Different Types Of Powers Of Attorney And Which Is Best For Me?
A power of attorney is a useful tool in the estate planning process. However, because a power of attorney gives another person a tremendous amount of authority over your financial affairs, you must be very cautious when choosing the type of power of attorney that is best for you. You must also give a great deal of consideration to who should have authority to act on your behalf.
What is a Power of Attorney?
A power of attorney is a legal document that gives you the ability to authorize another person or persons to act on your behalf. The person you appoint is referred to as your agent or your attorney-in-fact. The powers you convey to your agent depend on the type and purpose of the power of attorney you choose.
What Type of Power of Attorney do I Need?
Each type of power of attorney has a specific purpose and conveys a different level of authority on the attorney-in-fact; therefore, it is important to understand the various types of POAs that are available.
➢ General Power of Attorney
A general power of attorney is one of the broadest types of POA’s available. A general power of attorney allows your agent to do anything you can do yourself with regard to your finances and property. Examples of actions your agent may take in your name include, but are not limited to:
- Buying and selling real estate
- Opening and closing financial accounts
- Writing checks
- Paying bills
- Borrowing money
- Signing contracts
- Buying life insurance
- Settling claims
➢ Durable General Power of Attorney
Unless you specifically include a “durability” clause in a general power of attorney, the POA terminates if the principal becomes mentally or physical incapacitated. However, by adding language directing that the power of attorney shall remain in full force and effect in the event of incapacitation, your agent can continue to act in your name even though you are incapacitated by a physical or mental illness or condition. This is a very useful estate planning tool if you are concerned about who would assume authority of your finances and assets in the event you are unable to take care of those matters yourself.
➢ Limited Power of Attorney
A limited power of attorney is also referred to as a special power of attorney. This type of POA gives your agent the power to act on your behalf for a very limited purpose. For example, you may give your agent the authority to act on your behalf to sell a specific piece of real estate. When the real estate closing is finalized, the limited power of attorney ends. A limited power of attorney restricts the actions your agent may take on your behalf. This is a much better option for you if you do not want to give your agent broad, unrestricted powers (i.e. general power of attorney) but you need to designate someone to act on your behalf for one specific event.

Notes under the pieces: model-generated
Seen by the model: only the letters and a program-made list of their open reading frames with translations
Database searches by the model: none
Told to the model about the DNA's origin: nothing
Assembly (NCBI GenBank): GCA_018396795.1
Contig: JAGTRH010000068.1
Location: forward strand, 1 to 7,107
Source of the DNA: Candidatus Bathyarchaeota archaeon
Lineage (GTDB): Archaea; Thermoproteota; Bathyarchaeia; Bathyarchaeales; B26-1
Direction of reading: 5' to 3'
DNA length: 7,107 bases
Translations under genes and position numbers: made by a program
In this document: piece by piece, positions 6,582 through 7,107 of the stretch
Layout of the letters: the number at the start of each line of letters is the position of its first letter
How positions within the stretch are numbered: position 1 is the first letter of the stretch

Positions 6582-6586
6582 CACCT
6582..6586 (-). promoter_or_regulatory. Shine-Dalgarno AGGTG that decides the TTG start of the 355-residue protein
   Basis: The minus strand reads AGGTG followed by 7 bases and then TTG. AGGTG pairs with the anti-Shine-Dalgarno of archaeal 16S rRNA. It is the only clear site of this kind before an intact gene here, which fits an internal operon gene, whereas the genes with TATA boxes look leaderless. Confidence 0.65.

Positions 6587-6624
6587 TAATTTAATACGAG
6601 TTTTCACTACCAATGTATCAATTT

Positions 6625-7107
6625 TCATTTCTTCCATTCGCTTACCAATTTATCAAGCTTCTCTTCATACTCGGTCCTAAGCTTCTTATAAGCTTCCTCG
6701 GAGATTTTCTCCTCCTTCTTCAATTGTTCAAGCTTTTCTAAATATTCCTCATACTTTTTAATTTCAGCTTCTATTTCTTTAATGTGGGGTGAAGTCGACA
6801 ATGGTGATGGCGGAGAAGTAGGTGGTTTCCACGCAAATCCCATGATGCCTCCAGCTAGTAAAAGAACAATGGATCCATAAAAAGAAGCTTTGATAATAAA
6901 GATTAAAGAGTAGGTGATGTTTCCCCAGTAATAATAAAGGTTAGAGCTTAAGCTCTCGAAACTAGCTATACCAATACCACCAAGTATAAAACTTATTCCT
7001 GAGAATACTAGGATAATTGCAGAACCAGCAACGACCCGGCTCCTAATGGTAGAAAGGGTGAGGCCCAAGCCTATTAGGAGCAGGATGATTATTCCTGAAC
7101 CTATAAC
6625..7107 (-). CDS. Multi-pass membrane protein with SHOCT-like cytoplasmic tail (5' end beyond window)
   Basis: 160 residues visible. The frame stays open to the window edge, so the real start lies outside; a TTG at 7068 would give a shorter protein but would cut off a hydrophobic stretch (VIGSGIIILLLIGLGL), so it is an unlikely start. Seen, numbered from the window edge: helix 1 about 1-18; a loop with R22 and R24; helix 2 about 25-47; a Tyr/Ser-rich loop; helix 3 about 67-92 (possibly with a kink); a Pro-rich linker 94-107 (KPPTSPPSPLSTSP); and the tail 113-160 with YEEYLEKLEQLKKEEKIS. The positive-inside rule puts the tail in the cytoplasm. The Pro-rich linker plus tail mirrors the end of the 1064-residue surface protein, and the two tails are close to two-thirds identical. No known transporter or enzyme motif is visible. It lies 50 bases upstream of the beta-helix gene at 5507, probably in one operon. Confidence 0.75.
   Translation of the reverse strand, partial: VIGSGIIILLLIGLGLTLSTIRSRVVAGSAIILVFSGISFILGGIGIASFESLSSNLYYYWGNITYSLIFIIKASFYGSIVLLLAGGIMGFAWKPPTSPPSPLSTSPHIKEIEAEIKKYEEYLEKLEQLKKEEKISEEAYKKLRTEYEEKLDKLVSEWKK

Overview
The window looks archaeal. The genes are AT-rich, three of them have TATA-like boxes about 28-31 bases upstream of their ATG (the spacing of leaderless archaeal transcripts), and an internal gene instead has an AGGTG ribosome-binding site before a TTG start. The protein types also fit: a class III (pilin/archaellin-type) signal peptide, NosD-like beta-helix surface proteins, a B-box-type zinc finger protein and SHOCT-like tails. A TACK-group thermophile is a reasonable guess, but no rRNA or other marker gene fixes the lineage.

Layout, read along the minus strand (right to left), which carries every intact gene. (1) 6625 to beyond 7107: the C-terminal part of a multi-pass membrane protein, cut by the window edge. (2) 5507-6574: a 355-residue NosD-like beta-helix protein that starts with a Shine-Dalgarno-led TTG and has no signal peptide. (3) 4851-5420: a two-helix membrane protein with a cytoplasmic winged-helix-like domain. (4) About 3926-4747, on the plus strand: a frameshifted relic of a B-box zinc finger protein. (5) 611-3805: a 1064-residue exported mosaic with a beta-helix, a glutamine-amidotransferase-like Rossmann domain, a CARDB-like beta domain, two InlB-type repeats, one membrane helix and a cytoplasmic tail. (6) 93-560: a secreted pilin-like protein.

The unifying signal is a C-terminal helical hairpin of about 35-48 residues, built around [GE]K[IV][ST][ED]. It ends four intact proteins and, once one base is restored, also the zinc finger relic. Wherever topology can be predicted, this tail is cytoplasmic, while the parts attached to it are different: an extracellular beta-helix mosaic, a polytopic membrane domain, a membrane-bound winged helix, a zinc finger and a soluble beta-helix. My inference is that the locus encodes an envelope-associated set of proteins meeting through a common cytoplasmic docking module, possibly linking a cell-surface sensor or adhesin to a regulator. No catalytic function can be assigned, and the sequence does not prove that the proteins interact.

➢ Spring Power of Attorney
Sometimes referred to as a “springing” power of attorney, this type of POA is very similar to a general power of attorney with one exception. A spring power of attorney does not become effective until you become physically or mentally incapacitated. In order to avoid an issue with when the power of attorney becomes effective, you must include very specific language defining what constitutes “incapacity” to trigger the power of attorney. You must avoid ambiguity when defining the term “incapacity” for the purposes of a spring power of attorney.
➢ Healthcare Power of Attorney
A healthcare power of attorney allows you to appoint an agent to make medical decisions on your behalf if you become incapacitated or you are unable to make decisions regarding your healthcare for any reason. Sometimes a healthcare power of attorney is confused with a living will. A living will appoints an agent to make “end of life” decisions for you if you cannot make those decisions for yourself (i.e. whether to administer life-saving medical treatments, insert a feeding tube, etc.).
While some states allow you to include provisions of a living will in your healthcare power of attorney, you should consult a probate attorney to ensure that you have a comprehensive health care directive that ensures your wishes will be carried out in the event you are unable to speak for yourself.
Who Should You Appoint As Your Attorney-in-Fact?
You are granting your agent a tremendous amount of power over your finances, assets, and healthcare. Your agent has the power to borrow money in your name, liquidate your assets, and make healthcare decisions; therefore, you must choose an agent that you can trust to act in your best interest. It is also helpful if your agent has at least some financial knowledge to make good decisions on your behalf. Other things to consider when choosing an agent include:
- Does this person understand your wishes and values?
- Does this person understand his or her duties?
- Does this person take the matter seriously?
- Is this person fair minded and trustworthy in your opinion?
Taking time to carefully consider who you will choose as your attorney-in-fact will ease your mind and make you feel better about signing your power of attorney.